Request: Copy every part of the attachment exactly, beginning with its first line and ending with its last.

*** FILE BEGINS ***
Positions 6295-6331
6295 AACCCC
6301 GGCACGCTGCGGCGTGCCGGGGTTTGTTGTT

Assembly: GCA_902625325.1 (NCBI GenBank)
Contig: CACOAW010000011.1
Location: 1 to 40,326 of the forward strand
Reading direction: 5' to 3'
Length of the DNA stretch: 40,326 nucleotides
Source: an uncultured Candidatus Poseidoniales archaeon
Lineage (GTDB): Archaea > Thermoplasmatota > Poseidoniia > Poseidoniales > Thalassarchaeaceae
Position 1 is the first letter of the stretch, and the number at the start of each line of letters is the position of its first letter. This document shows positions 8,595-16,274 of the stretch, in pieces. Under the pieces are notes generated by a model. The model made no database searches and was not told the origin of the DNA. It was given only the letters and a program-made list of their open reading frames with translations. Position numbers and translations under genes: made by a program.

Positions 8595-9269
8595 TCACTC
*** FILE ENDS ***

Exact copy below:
Positions 6295-6331
6295 AACCCC
6301 GGCACGCTGCGGCGTGCCGGGGTTTGTTGTT

Assembly: GCA_902625325.1 (NCBI GenBank)
Contig: CACOAW010000011.1
Location: 1 to 40,326 of the forward strand
Reading direction: 5' to 3'
Length of the DNA stretch: 40,326 nucleotides
Source: an uncultured Candidatus Poseidoniales archaeon
Lineage (GTDB): Archaea > Thermoplasmatota > Poseidoniia > Poseidoniales > Thalassarchaeaceae
Position 1 is the first letter of the stretch, and the number at the start of each line of letters is the position of its first letter. This document shows positions 8,595-16,274 of the stretch, in pieces. Under the pieces are notes generated by a model. The model made no database searches and was not told the origin of the DNA. It was given only the letters and a program-made list of their open reading frames with translations. Position numbers and translations under genes: made by a program.

Positions 8595-9269
8595 TCACTC